Lately I've been pulling stuff off of cds I burned 15, 16 years ago, no problems.
It's a damn shame they didn't do it with the shuttle external fuel tanks. Those things were huge. How many would we have in use now if that was part of the design?
They didn't do it because the ET would have become the cargo - the Orbiter itself couldn't carry much beyond it's crew. On top of that, the altitude they would have been delivered to would have required regular reboosts. (Any tank launched before the turn of the century and not reboosted would be gone by now.) On top of *that* it required a number of dedicated Shuttle flights to lift all the stuff needed to outfit the interior.
In the end, using external tanks was very, very expensive for very little functionality.
Shuttle ETs never got up to a stable orbit. It would have been possible to use the OMS to take them up there, but then the Shuttle would have had basically no payload capacity on that mission.
And even then, the tanks would be low enough to require regular reboosts. Without reboosts, any tanks launched before around the turn of the century would already have re-entered.
Sounds to me like you where using a crappy adaptor. I've been using several midrange audio head phones, and some high end head phones for several years over blue tooth 2.1+ and I've never seen any kind of issues like that. I've used everything from low end mp3 to high end aac, even flac and they all sound fine based on the hiead phone I'm using.
I image you have a cheap adaptor or your mp3 encoding sucks.
She is not a witch.
How can you be sure she is not a witch? Are you preview to dark gods or goddesses that might or might not worship when we are all fast asleep? It is not far stretch to believe that dances naked (sorry about that mental image guys) around some pagan alter in the dead of the night. We will never be 100% sure till she passes the water test.
From the interview: "The reason that Skylab wasn't build like this is kind of a strange story: [NASA] had fewer Saturn IBs than they had Saturn Vs, so von Braun just decided to use a Saturn V and fly up a "dry" lab, with all of the equipment aboard it already."
Um, not quite. When a 'spare' Saturn V became available (because a lunar mission was cancelled), they swapped from a IB 'wet' lab to a V 'dry' lab because the 'wet' labs were very expensive for their very low capability. The expense came from needing to have considerable amounts of structure and infrastructure designed to survive inside the cryogenic conditions inside the tank, from redesigning the tanks to serve a dual role, and then re-certifying the whole deal for flight. The low capability came from the requirement that everything that couldn't survive a bath in deep cryogens having to be manhandled into place via the very narrow docking hatch. While a dry lab was more expensive than a wet one - the leap in capability was far greater than the leap in cost.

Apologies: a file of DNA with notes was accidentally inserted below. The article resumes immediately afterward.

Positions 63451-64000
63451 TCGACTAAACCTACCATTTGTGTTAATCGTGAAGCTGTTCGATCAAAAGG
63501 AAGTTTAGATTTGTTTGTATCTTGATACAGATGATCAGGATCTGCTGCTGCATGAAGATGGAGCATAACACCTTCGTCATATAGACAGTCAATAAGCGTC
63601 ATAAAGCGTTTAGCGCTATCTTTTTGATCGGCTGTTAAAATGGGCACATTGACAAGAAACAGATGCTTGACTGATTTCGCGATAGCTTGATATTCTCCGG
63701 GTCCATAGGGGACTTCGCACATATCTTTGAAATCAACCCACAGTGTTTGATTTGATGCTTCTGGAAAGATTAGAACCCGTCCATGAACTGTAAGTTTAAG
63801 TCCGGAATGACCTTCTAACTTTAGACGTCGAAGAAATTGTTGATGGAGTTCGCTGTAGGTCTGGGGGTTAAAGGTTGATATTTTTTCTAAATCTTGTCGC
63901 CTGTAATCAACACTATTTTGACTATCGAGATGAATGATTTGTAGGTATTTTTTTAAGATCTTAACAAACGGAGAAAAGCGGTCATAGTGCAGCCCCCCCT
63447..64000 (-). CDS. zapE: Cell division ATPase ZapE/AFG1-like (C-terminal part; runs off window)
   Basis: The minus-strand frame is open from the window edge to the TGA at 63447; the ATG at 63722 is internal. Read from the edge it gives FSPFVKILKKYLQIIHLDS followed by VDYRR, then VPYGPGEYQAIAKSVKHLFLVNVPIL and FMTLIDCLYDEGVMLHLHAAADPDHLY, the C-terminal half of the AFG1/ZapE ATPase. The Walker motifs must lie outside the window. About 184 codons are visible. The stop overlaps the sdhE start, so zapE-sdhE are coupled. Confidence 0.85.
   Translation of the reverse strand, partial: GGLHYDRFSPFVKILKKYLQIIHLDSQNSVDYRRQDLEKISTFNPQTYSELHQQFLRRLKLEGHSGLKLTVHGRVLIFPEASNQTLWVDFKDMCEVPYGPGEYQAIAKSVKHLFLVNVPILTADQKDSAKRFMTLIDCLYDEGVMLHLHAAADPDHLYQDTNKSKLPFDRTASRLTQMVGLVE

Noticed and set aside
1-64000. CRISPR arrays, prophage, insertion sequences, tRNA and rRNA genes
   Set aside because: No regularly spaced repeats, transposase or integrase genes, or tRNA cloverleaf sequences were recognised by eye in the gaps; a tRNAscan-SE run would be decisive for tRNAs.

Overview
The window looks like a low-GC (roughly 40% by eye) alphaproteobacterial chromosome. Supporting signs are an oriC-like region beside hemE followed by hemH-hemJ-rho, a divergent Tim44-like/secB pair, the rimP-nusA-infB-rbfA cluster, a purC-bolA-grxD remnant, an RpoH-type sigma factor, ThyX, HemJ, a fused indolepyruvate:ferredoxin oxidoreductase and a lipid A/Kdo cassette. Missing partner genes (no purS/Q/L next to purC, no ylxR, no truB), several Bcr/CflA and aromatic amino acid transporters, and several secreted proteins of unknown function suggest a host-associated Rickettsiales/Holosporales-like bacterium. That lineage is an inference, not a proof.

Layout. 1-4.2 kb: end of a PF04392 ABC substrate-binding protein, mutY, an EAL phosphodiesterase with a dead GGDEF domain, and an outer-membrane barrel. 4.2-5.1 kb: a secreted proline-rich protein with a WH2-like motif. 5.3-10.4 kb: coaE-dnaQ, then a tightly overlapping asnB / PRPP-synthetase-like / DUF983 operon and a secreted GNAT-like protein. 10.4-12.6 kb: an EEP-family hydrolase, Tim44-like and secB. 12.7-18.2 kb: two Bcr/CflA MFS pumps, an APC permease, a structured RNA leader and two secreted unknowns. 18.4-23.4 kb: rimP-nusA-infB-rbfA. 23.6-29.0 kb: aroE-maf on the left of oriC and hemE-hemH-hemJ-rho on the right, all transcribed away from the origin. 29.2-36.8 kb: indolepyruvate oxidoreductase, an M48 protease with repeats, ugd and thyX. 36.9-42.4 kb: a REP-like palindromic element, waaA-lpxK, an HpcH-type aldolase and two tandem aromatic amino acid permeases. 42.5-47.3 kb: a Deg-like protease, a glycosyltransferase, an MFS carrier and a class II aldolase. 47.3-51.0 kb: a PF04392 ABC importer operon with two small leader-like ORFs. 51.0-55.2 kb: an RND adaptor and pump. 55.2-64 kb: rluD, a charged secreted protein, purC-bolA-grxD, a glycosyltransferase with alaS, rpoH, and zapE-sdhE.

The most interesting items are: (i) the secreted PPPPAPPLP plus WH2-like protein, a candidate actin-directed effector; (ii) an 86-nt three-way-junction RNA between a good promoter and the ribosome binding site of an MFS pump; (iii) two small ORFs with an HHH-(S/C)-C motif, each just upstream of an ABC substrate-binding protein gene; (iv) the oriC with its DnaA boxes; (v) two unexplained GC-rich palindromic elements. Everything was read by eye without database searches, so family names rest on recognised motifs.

That's also why NASA built their ISS modules with the large CBM hatches - manhandling large amount of stuff through tiny hatches (like those the Ixion will use) simply isn't very efficient. (And that's without considering the headaches that splitting all your equipment down into tiny chunks brings. Not just handling - but installation and integration too.) All of the ISS cargo craft that NASA is responsible for uses CBM, as does the Japanese HTV.
"In the commercial sector, it's getting interesting, because people are taking more risks. Not unnecessary risks, but acceptable risks to reduce costs."
Moving your man hours (outfitting the module) from expensive ones on the ground to hellishly expensive ones on orbit is not a recipe for cutting costs. Especially since you still have to pay for the launch of the module (Centaur) *and* the launch of the stuff to go inside it. (You can't piggyback because no Centaurs are headed anywhere near the ISS.) Even in lower inclination orbits, the mission module, the rendezvous systems, and outfitting the Centaur to survive years on orbit are all going to cost money and cut into it's payload - which will make piggybacking unattractive to Centaur's usual customers.
"We want to keep hardware costs as low as possible: it's not about building something on the ground that could cost hundreds of millions of dollars. Why do that when you have perfectly good hardware going to space, paid for already?"
You don't have perfectly good hardware going to space already. You have a vehicle designed for a completely different purpose and completely lacking the "stuff" customers will pay you for going to orbit.
Or, in short, nothing in the article or interview leaves me with a warm fuzzy that they've solved any of the well known problems with 'wet' systems.
The system itself worked correctly, as the containment system properly contained the leak.
o.0 A huge chunk of the storage facility is contaminated because a supposedly stable drum exploded - no, the system emphatically did not work correctly. It was never supposed to blow up in the first place.